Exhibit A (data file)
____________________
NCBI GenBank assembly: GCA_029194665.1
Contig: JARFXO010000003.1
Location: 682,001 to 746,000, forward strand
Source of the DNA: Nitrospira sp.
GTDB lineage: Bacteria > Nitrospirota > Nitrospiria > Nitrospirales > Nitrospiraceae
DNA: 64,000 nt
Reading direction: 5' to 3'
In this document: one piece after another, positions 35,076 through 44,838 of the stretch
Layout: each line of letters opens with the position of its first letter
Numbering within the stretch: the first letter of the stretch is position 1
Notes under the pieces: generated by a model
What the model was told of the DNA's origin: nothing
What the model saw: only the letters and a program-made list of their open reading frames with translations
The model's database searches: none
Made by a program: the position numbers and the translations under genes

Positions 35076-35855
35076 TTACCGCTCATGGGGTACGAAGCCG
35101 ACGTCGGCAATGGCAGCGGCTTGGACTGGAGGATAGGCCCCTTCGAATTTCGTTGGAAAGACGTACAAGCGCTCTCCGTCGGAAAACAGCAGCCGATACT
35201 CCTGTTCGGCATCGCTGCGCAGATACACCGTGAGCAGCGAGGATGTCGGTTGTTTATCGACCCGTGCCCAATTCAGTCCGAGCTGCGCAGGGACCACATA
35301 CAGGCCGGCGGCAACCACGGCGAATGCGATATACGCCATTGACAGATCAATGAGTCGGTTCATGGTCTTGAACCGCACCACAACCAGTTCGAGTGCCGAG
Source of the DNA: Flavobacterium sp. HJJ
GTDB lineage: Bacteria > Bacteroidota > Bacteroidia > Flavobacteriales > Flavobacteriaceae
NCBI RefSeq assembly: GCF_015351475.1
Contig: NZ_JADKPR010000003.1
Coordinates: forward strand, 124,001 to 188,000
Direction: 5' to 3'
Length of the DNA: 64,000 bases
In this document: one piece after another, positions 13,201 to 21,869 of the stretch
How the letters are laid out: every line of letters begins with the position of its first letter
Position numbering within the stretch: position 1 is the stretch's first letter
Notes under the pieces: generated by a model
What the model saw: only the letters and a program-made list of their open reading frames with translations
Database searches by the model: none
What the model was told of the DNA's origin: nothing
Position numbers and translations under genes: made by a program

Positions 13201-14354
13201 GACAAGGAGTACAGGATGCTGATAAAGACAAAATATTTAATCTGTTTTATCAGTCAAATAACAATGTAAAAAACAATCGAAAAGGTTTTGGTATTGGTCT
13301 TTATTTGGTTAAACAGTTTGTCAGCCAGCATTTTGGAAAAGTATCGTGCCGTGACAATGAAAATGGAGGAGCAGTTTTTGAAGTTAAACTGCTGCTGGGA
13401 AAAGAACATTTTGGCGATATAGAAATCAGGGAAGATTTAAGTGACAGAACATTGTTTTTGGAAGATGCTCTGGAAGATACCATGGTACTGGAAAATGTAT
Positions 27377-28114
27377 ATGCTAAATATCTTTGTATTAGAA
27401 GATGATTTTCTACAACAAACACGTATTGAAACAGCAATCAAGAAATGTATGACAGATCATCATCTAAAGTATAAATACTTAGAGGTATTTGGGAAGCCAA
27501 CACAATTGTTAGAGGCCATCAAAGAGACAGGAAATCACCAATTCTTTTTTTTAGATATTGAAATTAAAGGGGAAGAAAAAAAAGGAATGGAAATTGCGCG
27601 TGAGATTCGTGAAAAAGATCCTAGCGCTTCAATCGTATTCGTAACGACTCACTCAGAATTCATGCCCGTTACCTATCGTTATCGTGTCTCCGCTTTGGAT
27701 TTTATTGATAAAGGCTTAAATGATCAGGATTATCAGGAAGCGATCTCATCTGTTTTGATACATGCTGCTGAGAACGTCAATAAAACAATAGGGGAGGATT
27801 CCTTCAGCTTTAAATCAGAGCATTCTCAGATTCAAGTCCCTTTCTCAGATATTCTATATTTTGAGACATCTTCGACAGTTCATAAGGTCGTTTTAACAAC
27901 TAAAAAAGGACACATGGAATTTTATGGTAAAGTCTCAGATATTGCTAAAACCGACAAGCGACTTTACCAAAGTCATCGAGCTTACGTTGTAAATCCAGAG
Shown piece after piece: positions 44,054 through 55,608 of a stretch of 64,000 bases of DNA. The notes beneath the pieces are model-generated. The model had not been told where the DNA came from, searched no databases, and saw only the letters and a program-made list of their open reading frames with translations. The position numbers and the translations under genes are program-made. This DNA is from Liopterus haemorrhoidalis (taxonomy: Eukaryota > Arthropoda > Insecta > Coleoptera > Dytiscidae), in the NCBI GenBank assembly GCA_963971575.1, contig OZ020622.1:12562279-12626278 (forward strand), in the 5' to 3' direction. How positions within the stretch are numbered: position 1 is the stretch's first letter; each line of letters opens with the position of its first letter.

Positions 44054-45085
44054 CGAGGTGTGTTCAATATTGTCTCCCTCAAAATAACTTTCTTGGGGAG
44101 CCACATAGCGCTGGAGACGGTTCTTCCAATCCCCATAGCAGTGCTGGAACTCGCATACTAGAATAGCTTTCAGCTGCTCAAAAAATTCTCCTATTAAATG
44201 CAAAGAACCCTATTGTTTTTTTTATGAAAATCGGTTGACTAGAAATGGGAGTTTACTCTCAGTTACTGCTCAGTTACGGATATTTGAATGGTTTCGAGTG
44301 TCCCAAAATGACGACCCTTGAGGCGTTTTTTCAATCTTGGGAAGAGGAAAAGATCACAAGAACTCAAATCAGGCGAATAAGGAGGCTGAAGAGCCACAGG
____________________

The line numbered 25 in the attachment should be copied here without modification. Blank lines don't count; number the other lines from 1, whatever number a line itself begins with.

Coordinates: forward strand, 124,001 to 188,000